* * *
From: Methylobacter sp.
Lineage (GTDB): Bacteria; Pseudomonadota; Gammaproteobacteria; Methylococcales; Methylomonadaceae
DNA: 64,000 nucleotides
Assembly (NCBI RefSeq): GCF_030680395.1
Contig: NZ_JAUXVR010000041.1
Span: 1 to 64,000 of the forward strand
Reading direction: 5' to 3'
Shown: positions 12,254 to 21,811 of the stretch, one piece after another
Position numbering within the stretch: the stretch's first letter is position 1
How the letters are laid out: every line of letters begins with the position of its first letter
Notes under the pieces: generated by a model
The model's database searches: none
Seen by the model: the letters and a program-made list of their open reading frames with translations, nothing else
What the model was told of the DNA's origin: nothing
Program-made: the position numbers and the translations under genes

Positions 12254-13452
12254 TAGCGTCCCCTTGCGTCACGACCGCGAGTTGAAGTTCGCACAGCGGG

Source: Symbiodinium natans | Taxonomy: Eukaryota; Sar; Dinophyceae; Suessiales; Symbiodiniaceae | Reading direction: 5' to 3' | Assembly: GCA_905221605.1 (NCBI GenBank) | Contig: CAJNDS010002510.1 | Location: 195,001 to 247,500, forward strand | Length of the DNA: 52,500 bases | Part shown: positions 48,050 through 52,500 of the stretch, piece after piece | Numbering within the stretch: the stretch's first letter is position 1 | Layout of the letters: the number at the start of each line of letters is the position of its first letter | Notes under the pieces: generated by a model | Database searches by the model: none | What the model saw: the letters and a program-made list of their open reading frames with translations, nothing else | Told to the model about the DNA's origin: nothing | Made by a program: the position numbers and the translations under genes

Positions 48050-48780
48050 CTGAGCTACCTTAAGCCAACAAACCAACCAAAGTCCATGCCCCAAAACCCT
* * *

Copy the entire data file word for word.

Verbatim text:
From: Methylobacter sp.
Lineage (GTDB): Bacteria; Pseudomonadota; Gammaproteobacteria; Methylococcales; Methylomonadaceae
DNA: 64,000 nucleotides
Assembly (NCBI RefSeq): GCF_030680395.1
Contig: NZ_JAUXVR010000041.1
Span: 1 to 64,000 of the forward strand
Reading direction: 5' to 3'
Shown: positions 12,254 to 21,811 of the stretch, one piece after another
Position numbering within the stretch: the stretch's first letter is position 1
How the letters are laid out: every line of letters begins with the position of its first letter
Notes under the pieces: generated by a model
The model's database searches: none
Seen by the model: the letters and a program-made list of their open reading frames with translations, nothing else
What the model was told of the DNA's origin: nothing
Program-made: the position numbers and the translations under genes

Positions 12254-13452
12254 TAGCGTCCCCTTGCGTCACGACCGCGAGTTGAAGTTCGCACAGCGGG

Source: Symbiodinium natans | Taxonomy: Eukaryota; Sar; Dinophyceae; Suessiales; Symbiodiniaceae | Reading direction: 5' to 3' | Assembly: GCA_905221605.1 (NCBI GenBank) | Contig: CAJNDS010002510.1 | Location: 195,001 to 247,500, forward strand | Length of the DNA: 52,500 bases | Part shown: positions 48,050 through 52,500 of the stretch, piece after piece | Numbering within the stretch: the stretch's first letter is position 1 | Layout of the letters: the number at the start of each line of letters is the position of its first letter | Notes under the pieces: generated by a model | Database searches by the model: none | What the model saw: the letters and a program-made list of their open reading frames with translations, nothing else | Told to the model about the DNA's origin: nothing | Made by a program: the position numbers and the translations under genes

Positions 48050-48780
48050 CTGAGCTACCTTAAGCCAACAAACCAACCAAAGTCCATGCCCCAAAACCCT